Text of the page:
To avoid this, I ask clients to ask their spouses if they will accept the papers by mail delivery to the home. Normally, a husband cannot serve his wife or vice versa. However, establishing an acceptance of service agreement in advance to sign for and acknowledge the papers eliminates the need for a process server.

In one case, my client was having an affair – but he had neglected to inform me of this fact. His wife was extremely angry, and her lawyer wanted to have him caught in the act and served at a motel where he had been meeting his girlfriend. This only added fuel to the fire and was not a good way to start the divorce.

If the other party has retained a lawyer, he or she can accept service on behalf of the other spouse. That lowers the level of acrimony and embarrassment, and sets a non-adversarial, cooperative tone from the outset.


Where I practice, an issue known as “trolling” has reared its ugly head. In trolling, lawyers obtain a list of divorce filings from the courthouse where your divorce has been filed. They then send a letter informing your spouse that a divorce has been filed against him or her. The letter requests that your spouse contact the attorney for possible representation in the upcoming divorce action. I find this tactic reprehensible for several reasons:

In some cases, papers may be filed, but service is being delayed for a special family event such as a birthday, wedding, or graduation;illness; or a long-planned vacation.
There could be minor children involved, and the spouse who is filing may want to meet with the other spouse prior to service, to discuss ways of moving forward in an amicable fashion as well as how to tell the children.
Sometimes, a spouse will file and then reconsider or suggest marriage counseling to his or her spouse. Then the other spouse gets the trolling letter in the mail and all bets are off.
When there is domestic violence, the filing and service must be very carefully handled. A trolling letter can have tragic consequences.
Finally, it makes lawyers look like bottom-feeders. Trolling letters are universally viewed with disgust by clients who receive them.

Answering the Complaint

Once a spouse is served with papers, the next step is for the defendant spouse to file a response or answer. In some situations, there may be a counterclaim or cross-complaint filed by the other spouse seeking a divorce as well. The strategies will differ depending upon your own situation, who your lawyer is, and where you live.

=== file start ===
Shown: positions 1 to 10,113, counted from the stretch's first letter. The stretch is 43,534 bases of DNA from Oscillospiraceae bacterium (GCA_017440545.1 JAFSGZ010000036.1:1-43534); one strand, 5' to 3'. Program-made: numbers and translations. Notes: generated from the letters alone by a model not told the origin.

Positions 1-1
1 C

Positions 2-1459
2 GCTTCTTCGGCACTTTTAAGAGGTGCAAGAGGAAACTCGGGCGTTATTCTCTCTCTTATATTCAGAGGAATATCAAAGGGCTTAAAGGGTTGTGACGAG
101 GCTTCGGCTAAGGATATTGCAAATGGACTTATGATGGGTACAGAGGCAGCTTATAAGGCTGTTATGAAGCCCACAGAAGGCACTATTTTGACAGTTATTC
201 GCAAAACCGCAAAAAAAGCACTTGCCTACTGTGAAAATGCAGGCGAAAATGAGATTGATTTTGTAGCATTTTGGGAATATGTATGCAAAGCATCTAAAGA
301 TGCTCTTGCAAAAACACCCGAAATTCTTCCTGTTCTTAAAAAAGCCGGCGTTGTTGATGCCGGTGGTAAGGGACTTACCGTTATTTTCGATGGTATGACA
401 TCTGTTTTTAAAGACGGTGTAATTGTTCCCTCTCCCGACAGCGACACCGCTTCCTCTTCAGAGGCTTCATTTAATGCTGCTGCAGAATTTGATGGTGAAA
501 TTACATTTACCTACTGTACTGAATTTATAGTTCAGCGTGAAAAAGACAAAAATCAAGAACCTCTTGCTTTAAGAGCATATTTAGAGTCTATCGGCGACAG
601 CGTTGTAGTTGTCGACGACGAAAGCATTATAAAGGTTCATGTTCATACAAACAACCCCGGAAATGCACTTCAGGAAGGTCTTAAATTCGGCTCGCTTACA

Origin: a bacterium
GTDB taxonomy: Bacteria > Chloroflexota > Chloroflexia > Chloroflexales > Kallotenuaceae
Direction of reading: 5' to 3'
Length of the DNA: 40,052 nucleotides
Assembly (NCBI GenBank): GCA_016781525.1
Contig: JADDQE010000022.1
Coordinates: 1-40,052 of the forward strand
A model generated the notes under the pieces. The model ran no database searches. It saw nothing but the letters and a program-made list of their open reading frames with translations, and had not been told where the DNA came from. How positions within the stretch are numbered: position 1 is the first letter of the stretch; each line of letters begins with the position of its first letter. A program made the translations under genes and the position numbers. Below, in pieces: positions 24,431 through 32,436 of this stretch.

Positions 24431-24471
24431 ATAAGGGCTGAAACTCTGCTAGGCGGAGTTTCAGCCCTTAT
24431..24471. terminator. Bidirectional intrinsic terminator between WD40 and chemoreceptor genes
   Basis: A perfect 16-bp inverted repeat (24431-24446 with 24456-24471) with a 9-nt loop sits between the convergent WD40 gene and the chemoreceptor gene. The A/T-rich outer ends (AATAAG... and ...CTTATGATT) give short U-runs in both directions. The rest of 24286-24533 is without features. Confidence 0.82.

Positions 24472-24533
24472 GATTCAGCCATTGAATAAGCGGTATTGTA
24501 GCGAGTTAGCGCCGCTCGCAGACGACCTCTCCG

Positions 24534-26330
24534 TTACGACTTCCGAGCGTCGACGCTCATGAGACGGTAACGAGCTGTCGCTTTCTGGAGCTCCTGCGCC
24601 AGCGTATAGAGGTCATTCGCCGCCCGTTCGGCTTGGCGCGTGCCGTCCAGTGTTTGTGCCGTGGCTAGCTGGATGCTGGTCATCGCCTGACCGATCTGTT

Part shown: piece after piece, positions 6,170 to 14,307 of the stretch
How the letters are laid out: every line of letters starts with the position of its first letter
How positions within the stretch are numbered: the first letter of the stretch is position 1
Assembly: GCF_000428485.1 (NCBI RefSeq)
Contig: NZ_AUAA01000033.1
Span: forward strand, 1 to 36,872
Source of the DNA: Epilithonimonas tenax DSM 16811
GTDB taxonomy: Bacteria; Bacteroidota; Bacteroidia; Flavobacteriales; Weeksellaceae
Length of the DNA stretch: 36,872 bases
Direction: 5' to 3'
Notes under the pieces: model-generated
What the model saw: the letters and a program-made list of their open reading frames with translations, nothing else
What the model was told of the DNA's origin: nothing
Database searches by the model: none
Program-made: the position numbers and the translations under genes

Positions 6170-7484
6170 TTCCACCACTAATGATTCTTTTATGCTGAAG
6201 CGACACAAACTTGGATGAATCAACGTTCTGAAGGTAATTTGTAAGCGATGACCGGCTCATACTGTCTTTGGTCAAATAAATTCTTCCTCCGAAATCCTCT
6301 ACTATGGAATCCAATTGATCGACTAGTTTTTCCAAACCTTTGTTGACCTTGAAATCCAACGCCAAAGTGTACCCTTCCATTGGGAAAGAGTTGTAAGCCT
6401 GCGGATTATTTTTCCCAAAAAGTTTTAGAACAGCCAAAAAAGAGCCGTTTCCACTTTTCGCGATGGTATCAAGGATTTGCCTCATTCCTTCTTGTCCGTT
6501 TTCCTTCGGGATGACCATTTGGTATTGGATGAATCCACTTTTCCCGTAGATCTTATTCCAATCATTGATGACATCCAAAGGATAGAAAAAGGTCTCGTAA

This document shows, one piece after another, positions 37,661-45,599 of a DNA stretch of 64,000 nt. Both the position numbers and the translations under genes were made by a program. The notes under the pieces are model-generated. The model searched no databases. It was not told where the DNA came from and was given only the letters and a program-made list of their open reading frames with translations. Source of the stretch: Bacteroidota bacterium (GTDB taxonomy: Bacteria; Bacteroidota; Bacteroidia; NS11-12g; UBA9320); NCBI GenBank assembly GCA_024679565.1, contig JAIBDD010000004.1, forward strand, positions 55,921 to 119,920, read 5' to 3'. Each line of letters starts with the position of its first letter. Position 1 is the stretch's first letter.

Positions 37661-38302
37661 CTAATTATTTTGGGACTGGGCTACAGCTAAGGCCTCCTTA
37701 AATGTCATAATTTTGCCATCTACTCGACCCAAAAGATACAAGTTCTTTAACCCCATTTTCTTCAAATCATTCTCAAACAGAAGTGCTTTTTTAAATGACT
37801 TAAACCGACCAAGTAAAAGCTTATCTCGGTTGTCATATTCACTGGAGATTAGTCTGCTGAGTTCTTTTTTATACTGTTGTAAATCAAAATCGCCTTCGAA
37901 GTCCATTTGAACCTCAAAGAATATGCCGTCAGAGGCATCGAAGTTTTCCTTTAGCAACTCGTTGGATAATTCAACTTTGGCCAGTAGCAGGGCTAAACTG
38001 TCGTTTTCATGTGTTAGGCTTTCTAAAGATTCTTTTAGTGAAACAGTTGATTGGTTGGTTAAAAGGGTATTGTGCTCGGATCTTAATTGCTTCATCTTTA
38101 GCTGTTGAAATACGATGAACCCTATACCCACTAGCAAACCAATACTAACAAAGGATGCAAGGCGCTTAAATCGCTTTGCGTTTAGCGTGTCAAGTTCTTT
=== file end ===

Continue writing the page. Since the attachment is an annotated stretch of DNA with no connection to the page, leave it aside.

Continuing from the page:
If the original papers are the divorce’s foundation, then the final judgment or settlement agreement represents the rest of the house, so to speak. It should cover every relevant issue and provide the steps for you and your spouse to follow going forward.

I use the following checklist in my practice to help my clients set goals and know what may or may not be important in their divorce. Bear in mind that this is not necessarily inclusive and is meant only as a general guide; some of the points will not be relevant to every case and may not be applicable in some areas. The goal is just to get you thinking about possible options as you move ahead with your divorce and the rest of your life.

First Steps Checklist

  1. Counseling to save your marriage or to help build a support system as you go through the divorce.
  2. Choosing a lawyer.
  3. Filing for divorce.
  4. The initial papers, including ex parte or temporary orders.
  5. Child-related issues including custody and parenting time/visitation.
  6. Child support.
  7. Medical insurance and uninsured medical, dental, and other health-related expenses regarding your children.
  8. Extracurricular activities for your children, including the associated costs.
  9. College and private or parochial school expenses and issues.
  10. Spousal support.
  11. Medical insurance going forward for a spouse (in the US, this can be done through COBRA, a federal law that permits a former spouse to be kept on medical insurance for a maximum of three years if the other spouse is employed by a company with a minimum of 20 employees).
  12. Discovery issues, or techniques for learning exactly what assets and liabilities are in your marital estate.
  13. Property, including real estate holdings, personal property, investments, professional practices, and degrees.
  14. Businesses of all sizes, ranging from small family businesses to larger corporate entities.
  15. Cars, boats, leisure vehicles.
  16. Collectibles.
  17. Savings accounts, stocks, bonds, and other investments.
  18. Retirement accounts, pensions, and other vehicles for future retirement.
  19. Furniture and furnishings, including antiques.
  20. Issues involving gifts and inheritances.
  21. Debts such as home equity loans, mortgages, credit cards, debts to relatives, auto loans, or leases.
  22. Tax issues.
  23. Life insurance.
  24. Lawyer and expert fees.
  25. Security for a divorce settlement.
  26. Every state/province has its own laws and quirks – that’s why it’s so important to talk to a lawyer where you live. The information provided here is general and will vary depending on your locale, the laws of your state/province, and the practices of your courts.